Coming Together For the Survival of an Endangered Species

It takes a special kind of animal for complete strangers to come together and work to fight for the survival of a species. That animal, the mountain gorilla, was front and center last weekend as the film “Virunga” was nominated for Best Documentary at the Academy Awards.

The film documents the mountain gorillas who live in Virunga National Park, as well as the people who risk their lives daily to protect them. Despite not winning the Oscar, the film has touched countless people and brought awareness to the many others who work day after day to keep gorillas safe and healthy.

Gorilla Doctors’ sixteen veterinary doctors and support staff in Uganda, Rwanda, and Congo have dedicated their lives to just that cause, protecting mountain gorillas and Grauer’s gorillas. That work includes clinical interventions in the field, helping rescue orphans from poachers, and routine health monitoring of every habituated gorilla. But the workers in the park aren’t the only people who make a difference for this amazing species.

[Read More at Gorilla Doctors]


Dian Fossey’s 82nd Birthday 

The leading authority of endangered gorillas would have turned 82 today (Jan 16) if it wasn’t for her untimely death in 1985. Dian Fossey worked in the tangled slopes of Rwanda studying mountain gorillas and developing a habituating process which was never done before. Louis Leakey sent her to the Congo in 1966 and began her conservation work by 1967 in Rwanda. She was the closest researcher to the gorillas than ever before. Her research camp was 9,000 feet up Mount Visoke and was her home and battleground for almost twenty years. She fought bravely for the lives of the mountain gorillas and put their safety and health before hers. She is an inspiration to all and to those who help save endangered animal lives.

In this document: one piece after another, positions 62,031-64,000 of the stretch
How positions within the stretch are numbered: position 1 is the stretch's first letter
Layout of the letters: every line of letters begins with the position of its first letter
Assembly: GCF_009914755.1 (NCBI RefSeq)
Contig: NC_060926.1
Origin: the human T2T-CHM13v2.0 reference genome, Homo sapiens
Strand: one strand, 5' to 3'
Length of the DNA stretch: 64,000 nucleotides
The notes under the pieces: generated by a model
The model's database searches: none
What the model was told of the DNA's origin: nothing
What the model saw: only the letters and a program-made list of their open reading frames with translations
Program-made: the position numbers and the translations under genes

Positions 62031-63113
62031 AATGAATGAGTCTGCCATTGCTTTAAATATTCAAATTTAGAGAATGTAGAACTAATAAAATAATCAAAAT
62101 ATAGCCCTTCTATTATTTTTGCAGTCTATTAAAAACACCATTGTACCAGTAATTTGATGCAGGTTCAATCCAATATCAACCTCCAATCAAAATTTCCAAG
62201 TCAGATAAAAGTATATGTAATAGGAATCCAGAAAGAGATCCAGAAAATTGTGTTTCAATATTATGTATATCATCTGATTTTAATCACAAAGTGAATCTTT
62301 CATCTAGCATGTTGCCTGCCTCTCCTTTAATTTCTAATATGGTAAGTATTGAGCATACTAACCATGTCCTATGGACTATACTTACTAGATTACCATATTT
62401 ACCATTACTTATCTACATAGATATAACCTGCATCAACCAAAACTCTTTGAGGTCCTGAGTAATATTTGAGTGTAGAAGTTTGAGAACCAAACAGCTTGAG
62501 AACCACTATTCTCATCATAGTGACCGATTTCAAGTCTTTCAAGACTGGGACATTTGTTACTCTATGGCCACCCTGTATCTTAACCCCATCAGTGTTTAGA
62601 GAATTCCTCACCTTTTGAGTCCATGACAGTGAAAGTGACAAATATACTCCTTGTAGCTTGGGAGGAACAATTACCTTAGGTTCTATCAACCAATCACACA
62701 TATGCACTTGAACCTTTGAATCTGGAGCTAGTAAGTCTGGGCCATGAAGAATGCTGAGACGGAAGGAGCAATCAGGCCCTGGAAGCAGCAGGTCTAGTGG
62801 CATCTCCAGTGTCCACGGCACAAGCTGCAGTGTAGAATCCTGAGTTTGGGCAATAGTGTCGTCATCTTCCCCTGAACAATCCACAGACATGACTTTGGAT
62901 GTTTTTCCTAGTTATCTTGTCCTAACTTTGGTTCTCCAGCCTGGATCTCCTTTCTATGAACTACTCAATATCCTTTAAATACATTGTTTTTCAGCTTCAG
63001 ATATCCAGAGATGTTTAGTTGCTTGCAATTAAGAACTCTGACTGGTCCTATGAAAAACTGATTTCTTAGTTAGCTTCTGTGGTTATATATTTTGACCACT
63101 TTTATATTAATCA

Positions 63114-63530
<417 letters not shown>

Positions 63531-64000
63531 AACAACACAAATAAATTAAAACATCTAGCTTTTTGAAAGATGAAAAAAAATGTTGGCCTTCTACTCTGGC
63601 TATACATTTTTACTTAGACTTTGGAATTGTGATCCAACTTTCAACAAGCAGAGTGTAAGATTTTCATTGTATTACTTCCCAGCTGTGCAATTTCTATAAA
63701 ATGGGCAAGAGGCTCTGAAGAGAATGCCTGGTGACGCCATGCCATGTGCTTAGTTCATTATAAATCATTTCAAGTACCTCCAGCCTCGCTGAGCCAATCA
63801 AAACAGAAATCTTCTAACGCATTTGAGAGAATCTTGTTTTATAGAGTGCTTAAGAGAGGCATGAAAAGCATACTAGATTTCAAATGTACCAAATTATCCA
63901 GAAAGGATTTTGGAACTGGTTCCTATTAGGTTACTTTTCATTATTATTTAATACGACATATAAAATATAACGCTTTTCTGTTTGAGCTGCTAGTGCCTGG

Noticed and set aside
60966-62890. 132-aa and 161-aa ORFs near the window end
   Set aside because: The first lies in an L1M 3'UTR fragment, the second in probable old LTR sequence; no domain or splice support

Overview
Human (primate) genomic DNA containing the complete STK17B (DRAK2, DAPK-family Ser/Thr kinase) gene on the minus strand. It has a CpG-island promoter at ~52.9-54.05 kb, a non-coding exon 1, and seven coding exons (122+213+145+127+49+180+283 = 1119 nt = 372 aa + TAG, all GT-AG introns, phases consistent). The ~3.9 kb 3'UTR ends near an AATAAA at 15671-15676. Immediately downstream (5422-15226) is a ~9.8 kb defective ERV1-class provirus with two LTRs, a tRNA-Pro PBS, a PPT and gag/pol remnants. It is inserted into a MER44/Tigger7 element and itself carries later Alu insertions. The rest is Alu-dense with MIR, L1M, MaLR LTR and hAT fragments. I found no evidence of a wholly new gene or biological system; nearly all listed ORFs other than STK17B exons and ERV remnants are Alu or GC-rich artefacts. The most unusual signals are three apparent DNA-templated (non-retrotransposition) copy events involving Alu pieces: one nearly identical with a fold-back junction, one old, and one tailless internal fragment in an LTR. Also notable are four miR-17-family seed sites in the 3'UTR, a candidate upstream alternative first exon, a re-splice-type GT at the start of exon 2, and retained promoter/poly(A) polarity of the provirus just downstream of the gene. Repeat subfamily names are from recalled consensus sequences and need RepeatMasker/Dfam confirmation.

Read her articles “The Imperiled Mountain Gorilla published in April 1981 and Making Friends With Mountain Gorillas published in January 1970.

Mountain Gorilla, Congo

Photograph by Michael Nichols

Of the many threats facing the endangered mountain gorilla, habitat loss is one of the most pressing. Trees in the Virunga range are often cut down for charcoal production. Here, a young mountain gorilla takes in the view from a tree branch in the Democratic Republic of the Congo.


Our own Dr, Oliver Ryder captured rare footage of wild baby gorillas playing in Rwanda. A cute reminder of the appeal of this endangered species and the importance of protecting them. (WARNING: Cute overload)

RWANDA, SABYINYO : A baby mountain Gorilla, member of the Agashya family, is pictured in the Sabyinyo Mountains of Rwanda on December 27, 2014. Rwanda, well known for mountain gorillas – an endangered species found only in the border areas between Rwanda, Uganda and the Democratic Republic of the Congo – and hosted more than a million visitors between 2006-13, generating from the national parks alone $75m (£44m) in tourism revenue in that time; 85% of this is from trekkers who come to see some of the country’s 500 gorillas. AFP PHOTO / Ivan LIEMAN